Last month, it was reported that more than 533 million Facebook users from 106 countries had their phone numbers, Facebook identification credentials, full names, locations, birthdates and some email addresses uploaded onto a hacking forum. This was caused by a security issue, a contact import functionality. Namely a tool that allows users to find the Facebook profiles of people using phone numbers, allowed third parties to scrape the data from the Facebook system and place the data onto the forum. Scraping involves using automated technology to lift information from the internet for distribution onto online forums. A loophole in the system allowed for hackers to imitate Facebook administrators to pair up users to phone numbers.
Facebook claim that the issue was patched in 2019, the latest incident was not a breach and the data has been available since the summer of 2019. Facebook has previously argued the at scraping occurred before GDPR became law (June 2017 – April 2018) and was under no duty to report to the Irish Data Protection Commission- who only learned about this incident from the media. That said, Facebook is now working with the Irish Data Protection Commission who are focussed on whether the data leaked was in fact the data previously scraped.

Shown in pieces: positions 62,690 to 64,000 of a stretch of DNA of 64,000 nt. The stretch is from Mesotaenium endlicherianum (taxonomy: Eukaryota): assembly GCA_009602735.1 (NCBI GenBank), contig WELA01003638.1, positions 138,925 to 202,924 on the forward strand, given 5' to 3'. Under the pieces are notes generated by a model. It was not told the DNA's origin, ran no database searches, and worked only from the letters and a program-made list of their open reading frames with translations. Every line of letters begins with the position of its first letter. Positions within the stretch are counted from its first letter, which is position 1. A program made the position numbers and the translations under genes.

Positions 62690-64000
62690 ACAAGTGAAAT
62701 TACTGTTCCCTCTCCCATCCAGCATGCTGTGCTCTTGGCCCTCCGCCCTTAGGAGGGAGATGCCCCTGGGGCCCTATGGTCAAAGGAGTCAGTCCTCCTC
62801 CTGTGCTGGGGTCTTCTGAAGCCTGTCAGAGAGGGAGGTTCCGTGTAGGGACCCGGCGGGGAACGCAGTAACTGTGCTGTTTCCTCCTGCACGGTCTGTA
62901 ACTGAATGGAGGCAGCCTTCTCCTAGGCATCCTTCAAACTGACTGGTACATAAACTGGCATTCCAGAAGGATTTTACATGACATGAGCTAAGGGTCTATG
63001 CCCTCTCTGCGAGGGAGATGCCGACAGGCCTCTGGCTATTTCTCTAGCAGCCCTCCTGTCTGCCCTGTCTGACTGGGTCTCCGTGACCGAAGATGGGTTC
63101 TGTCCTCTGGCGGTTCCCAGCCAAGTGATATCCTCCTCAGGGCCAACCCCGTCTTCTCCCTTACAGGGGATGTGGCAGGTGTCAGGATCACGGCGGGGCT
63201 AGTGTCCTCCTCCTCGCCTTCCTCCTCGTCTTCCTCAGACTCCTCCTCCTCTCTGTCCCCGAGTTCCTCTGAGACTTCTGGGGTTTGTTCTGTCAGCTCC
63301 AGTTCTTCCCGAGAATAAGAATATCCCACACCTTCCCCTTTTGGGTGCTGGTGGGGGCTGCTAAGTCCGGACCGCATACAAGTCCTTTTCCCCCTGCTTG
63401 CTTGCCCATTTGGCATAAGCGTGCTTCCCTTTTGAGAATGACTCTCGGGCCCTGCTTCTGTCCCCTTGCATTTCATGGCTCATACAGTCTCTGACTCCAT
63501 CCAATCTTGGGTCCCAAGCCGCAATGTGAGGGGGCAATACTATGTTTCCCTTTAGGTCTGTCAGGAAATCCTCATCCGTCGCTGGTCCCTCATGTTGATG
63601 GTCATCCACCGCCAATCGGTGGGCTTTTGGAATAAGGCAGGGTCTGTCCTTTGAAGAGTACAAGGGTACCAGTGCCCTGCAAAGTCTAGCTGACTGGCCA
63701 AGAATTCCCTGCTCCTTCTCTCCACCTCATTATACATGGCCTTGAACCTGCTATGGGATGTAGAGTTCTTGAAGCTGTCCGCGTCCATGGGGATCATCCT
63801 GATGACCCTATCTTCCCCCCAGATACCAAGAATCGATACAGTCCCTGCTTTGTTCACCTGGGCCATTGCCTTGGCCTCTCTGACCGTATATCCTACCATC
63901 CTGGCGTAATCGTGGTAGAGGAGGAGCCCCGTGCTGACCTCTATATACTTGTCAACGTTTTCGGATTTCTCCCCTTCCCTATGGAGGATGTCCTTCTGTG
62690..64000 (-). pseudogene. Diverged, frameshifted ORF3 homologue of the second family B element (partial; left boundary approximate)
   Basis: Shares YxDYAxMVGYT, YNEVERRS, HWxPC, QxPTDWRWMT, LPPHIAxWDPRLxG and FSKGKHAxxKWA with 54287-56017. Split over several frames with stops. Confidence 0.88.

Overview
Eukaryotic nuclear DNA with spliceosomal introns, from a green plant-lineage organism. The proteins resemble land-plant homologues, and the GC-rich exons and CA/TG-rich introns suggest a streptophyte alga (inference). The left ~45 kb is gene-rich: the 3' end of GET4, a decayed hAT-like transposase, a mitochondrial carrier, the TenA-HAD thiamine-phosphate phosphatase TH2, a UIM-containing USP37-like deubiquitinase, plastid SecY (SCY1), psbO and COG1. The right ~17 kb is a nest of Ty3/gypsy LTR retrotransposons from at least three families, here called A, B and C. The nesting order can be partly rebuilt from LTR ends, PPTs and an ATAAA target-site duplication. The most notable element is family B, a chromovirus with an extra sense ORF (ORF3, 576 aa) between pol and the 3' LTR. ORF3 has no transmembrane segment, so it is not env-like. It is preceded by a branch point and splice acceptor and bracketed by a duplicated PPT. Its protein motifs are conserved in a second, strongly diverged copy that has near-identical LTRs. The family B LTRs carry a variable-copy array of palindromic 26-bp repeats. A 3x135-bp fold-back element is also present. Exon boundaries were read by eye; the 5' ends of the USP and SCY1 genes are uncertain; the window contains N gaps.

Some have highlighted that this exposes Facebook’s use of phone numbers as a universal identifier. Phone numbers are increasingly used to connect people to their digital presence, including the use of two-factor authentication via text message and phone calls to verify one’s identity. Phone numbers rarely change and hackers have had unlimited access to these numbers.
Accordingly, Facebook have not notified the data victims. The victims include the personal information of EU officials, including European Commissioner for Justice Didier Reynders, Federal Commissioner for Data Protection and Freedom of Information Ulrich Kelber, and Luxembourg Prime Minister Xavier Bettel. Facebook argue that the data was “old data” and due to this it could not be confident if it could contact the right people.
There is plenty of mileage left – will there be a class action brought against Facebook? Will the pressure we believe other regulators are exerting on the Irish Data Protection Commission lead to enforcement action?